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Growing Citrus in Containers

Even if you can’t grow Citrus in your backyard, you can grow them in pots.
Growing your very own citrus fruit is no longer dedicated to those who live in the sunny south, but can be enjoyed by everyone throughout the United States. Growers in colder regions can now happily benefit enjoying potted citrus trees, so it's no longer just the fruits and vegetables in northern climates, now growing your favorite citrus in containers is gaining popularity.

Growing essential crops like oranges, lemons, satsumas, kumquats, and limes add versatility to the home with pleasant fresh citrus fragrance and beauty for years to come.
Citrus trees are especially suited for container growing as they can be kept at manageable sizes. Whether you have the everbearing Meyer lemon, Persian lime or a sweet orange variety, you’ll enjoy the health benefits of your home-grown fresh fruit.
Whether it's growing the lemons for lemon juice for lemonade, or a source of vitamins using the outer rind for lemon peel in recipes, or for freshly squeezed orange juice to build the immune system to fight the common cold, growing citrus trees can be a unique thrilling undertaking.
Trees planted in decorative pots are attractive on a patio or an apartment balcony.
When blooming and fruiting, the appealing eye-catching colors of orange, yellow and greens are sure to please. The scent of spice or hints of citric acid fill the air with rich and robust fragrances that create nature's aromatherapy, plus the added benefits of making lemon oils or other essential oils, growing citrus trees are a uniquely delightful experience.

Planting Zones
In colder zones or during freezing weather, take the tree indoors when temperatures at night are below 50 degrees F. These tips can help you on the way to successfully grow citrus trees in containers.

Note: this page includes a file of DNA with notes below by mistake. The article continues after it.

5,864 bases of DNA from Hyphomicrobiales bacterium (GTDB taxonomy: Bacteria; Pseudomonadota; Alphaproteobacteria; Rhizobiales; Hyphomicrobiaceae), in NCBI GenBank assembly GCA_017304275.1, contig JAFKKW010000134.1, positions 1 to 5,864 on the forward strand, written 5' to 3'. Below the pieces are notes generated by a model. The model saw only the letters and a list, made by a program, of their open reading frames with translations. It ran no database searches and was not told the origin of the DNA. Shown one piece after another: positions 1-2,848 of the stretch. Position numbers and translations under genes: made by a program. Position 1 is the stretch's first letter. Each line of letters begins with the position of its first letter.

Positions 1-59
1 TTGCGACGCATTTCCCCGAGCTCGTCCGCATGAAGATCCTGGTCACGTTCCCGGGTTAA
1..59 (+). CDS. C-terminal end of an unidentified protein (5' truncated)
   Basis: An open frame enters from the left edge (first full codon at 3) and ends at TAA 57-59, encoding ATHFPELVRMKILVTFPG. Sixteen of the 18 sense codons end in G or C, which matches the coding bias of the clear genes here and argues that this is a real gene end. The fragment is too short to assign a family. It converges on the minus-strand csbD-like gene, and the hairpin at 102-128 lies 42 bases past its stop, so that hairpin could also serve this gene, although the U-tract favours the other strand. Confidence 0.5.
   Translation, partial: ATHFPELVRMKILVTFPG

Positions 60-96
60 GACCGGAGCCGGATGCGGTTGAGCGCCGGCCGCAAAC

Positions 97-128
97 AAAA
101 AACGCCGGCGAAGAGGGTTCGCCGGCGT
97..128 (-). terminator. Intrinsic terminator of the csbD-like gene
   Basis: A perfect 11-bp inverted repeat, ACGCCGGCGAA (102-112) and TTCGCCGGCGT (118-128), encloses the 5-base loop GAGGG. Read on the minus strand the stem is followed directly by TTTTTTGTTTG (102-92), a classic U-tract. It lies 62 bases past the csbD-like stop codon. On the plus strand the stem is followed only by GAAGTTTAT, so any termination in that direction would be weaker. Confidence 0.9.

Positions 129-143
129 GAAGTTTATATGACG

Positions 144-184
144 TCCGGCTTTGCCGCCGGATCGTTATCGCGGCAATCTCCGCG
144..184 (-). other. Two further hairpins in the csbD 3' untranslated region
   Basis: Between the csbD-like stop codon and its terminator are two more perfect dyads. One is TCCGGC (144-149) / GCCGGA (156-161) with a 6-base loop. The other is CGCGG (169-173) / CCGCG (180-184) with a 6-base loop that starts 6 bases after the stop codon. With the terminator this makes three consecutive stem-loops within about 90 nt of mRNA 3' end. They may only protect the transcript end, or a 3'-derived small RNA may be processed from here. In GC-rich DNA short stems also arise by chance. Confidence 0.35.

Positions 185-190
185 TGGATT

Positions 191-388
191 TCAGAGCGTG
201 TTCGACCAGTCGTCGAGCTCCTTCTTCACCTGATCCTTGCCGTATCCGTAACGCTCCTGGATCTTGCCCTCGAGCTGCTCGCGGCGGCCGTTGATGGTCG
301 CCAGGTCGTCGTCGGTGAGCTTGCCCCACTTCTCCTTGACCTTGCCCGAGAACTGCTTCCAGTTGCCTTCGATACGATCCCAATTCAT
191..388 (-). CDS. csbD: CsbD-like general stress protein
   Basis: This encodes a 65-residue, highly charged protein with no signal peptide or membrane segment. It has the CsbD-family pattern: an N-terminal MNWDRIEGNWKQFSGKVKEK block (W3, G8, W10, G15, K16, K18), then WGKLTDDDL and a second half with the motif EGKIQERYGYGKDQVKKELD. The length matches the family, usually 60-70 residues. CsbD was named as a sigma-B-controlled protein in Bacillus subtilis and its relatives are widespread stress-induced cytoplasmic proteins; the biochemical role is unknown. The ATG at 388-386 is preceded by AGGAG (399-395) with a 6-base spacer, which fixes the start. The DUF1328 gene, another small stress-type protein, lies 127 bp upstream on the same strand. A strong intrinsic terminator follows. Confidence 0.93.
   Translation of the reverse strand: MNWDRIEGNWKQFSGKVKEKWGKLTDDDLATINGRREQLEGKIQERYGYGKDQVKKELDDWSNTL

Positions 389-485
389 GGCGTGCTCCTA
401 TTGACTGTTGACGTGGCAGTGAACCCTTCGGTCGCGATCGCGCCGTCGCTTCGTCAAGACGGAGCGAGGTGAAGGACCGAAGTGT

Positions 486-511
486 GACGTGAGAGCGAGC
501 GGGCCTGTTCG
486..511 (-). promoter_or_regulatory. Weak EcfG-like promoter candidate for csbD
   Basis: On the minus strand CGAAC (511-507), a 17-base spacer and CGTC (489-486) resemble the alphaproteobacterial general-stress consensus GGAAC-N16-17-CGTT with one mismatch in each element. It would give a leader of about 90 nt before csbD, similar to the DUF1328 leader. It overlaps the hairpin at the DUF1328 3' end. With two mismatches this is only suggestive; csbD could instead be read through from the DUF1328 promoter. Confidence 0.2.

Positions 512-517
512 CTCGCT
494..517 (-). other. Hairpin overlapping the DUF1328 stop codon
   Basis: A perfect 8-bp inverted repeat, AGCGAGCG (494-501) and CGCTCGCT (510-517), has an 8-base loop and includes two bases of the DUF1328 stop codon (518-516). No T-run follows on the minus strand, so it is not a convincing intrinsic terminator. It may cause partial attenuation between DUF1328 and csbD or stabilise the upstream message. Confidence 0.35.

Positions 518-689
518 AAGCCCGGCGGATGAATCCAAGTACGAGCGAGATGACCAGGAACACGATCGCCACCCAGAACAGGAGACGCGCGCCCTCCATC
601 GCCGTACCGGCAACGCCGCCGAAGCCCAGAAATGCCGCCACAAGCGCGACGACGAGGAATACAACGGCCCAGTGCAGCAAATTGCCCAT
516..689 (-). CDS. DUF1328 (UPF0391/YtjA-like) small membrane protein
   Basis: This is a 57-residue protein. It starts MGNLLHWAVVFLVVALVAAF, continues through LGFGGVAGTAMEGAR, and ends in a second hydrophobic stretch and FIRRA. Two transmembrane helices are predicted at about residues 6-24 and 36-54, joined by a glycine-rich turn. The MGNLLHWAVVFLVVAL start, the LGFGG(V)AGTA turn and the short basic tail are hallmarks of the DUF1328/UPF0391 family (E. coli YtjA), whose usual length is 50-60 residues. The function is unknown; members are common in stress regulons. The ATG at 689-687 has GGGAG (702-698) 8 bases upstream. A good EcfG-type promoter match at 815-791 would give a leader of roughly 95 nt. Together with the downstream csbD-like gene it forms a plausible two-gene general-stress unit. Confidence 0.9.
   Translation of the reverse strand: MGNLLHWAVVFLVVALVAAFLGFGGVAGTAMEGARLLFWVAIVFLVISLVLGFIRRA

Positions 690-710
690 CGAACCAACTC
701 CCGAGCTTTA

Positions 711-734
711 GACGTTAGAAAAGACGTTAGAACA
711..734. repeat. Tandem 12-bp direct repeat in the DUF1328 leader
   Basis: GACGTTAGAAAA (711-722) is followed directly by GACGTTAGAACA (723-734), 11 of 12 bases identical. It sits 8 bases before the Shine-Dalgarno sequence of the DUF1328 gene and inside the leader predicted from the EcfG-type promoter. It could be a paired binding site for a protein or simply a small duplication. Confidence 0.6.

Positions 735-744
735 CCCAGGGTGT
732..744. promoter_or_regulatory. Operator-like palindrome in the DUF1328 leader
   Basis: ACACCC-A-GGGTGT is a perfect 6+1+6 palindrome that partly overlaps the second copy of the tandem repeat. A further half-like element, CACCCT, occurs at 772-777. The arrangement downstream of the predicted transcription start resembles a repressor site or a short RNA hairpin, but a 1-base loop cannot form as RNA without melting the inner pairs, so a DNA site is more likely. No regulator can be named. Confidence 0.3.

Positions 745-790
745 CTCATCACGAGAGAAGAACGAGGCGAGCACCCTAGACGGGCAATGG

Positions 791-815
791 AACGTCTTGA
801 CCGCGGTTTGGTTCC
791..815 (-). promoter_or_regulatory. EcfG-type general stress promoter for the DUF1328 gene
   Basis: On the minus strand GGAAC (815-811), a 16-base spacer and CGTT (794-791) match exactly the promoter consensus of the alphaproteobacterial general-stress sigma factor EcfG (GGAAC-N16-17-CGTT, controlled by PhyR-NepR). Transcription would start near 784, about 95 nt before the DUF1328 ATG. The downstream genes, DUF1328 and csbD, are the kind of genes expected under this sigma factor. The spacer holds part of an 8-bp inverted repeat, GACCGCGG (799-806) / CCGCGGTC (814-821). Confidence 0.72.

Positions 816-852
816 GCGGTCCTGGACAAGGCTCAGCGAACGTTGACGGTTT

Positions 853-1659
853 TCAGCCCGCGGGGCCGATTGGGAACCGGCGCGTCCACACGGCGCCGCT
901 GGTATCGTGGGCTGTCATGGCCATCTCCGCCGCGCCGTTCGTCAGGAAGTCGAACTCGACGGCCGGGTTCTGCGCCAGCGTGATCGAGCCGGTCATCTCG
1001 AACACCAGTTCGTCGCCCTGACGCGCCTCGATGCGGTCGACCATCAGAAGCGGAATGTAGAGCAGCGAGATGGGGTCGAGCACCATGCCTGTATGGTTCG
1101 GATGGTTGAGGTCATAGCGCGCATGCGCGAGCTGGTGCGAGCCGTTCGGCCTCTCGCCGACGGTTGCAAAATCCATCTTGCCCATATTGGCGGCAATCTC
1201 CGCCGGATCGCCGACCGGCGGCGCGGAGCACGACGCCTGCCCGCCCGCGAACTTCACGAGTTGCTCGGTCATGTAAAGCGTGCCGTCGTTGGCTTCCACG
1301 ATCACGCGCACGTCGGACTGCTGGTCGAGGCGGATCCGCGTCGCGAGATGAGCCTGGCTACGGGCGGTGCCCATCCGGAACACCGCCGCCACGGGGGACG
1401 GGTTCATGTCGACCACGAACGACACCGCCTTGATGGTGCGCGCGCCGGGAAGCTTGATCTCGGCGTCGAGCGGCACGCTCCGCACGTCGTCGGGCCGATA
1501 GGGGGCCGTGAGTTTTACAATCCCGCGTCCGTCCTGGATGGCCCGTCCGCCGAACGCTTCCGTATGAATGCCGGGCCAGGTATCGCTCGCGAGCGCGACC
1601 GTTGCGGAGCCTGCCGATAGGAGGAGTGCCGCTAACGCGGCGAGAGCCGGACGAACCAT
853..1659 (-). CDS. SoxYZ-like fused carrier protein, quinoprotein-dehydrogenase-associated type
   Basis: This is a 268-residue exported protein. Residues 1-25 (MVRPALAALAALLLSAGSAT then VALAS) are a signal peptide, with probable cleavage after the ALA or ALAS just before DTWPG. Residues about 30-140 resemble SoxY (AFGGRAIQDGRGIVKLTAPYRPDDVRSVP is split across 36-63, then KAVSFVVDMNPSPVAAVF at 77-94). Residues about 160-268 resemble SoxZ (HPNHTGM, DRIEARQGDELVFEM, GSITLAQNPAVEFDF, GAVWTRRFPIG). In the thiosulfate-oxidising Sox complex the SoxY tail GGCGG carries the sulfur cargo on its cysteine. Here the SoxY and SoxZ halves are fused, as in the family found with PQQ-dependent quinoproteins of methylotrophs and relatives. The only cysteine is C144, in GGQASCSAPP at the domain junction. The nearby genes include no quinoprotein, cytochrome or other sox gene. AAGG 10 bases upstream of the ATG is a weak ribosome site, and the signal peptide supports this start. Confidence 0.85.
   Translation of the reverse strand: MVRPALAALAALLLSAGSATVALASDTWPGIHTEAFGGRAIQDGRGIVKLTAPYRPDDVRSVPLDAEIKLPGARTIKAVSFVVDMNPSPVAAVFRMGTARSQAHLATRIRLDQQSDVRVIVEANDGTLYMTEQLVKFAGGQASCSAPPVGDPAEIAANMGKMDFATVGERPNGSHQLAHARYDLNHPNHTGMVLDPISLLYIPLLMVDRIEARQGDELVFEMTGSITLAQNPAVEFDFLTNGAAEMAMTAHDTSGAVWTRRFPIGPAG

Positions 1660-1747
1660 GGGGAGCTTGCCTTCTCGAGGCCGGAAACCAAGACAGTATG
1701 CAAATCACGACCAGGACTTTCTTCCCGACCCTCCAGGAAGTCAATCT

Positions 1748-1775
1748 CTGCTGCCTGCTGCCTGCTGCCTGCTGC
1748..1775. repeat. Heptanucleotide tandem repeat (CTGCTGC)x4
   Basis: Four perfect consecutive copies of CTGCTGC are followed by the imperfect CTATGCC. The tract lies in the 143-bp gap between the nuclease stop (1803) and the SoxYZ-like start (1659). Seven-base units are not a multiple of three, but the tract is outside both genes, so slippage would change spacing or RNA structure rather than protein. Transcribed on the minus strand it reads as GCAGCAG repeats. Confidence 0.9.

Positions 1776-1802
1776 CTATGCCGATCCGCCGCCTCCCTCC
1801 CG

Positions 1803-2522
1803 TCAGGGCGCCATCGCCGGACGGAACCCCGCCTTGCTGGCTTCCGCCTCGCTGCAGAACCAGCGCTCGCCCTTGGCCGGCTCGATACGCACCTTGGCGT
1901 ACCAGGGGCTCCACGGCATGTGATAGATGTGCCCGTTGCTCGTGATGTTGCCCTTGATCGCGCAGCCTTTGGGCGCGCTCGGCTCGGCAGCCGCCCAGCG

For directions on planting in zones 9-11 only: https://lemoncitrustree.com/store/growing-citrus-ground
Our Citrus can be planted in USDA growing zones 9-11 only.
Trees that are planted in the ground that experience freezing temperatures above zone 8 need protection in unusual inclement weather. Planting in the wrong hardiness planting zone will void the warranty.
Planting zones: https://planthardiness.ars.usda.gov/PHZMWeb/

Pot Size And Re-Potting

Do not re-pot until you have had the tree at least 2 weeks, the tree needs time to adjust
Never plant a tree in a container more substantial than a 10-gallon pot. Always water according to pot size, with a moisture meter. Drilling additional holes in the pot is an easy way to improve drainage.
When repotting DO NOT transplant using stones in the bottom of the pot or use stones on top as a decoration, this will cause a drainage issue and lock moisture into the pot which will cause root rot.
Select the right sized pot with adequate drainage holes. If the pot has no holes on the side or bottom, it is not the correct pot for planting.
Self-watering is incorrect watering, self-watering is not infrequent deep watering.

Place the prepared soil mix in the bottom of your new container. Gently slide tree roots out of the old container, as the tree slips out of its old container it will retain the shape of the container it was in.
Try to retain the shape of the container, you can detangle any circling roots near the bottom of the root mass so that growth in the new pot will not be impeded but do not break up the top portion of the soil near the woody area of the tree. The woody area is the root crown area.
When setting the tree into the new container, do not allow the tree to slide deep into the pot. The top portion of the old soil surrounding the woody area of the tree should be just a few inches below the rim of the new container. NEVER ADD ANYTHING TO THE TOP OF THE SOIL, if the tree falls too far down into the new pot, remove the tree and add more soil from the bottom NEVER THE TOP!
Once the tree is adequately placed in the new container only add soil to the sides around the rim of the pot, building the soil line to meet the level of the root crown soil.
Set-up ideas for your potted tree can be found here: https://lemoncitrustree.com/store/citrus-blog/2016/12/16/easy-setup-ideas-for-indoor-citrus-trees/

Root Crown

Never plant anything in the pot with the tree. An assortment of decorative plants look attractive in the pot with the tree, but other plants will rob the tree of moisture and nutrients.
Do not place decorative rocks on top of the soil after planting. This can cause serious problems over time due to the pot not drying out properly which causes root rot.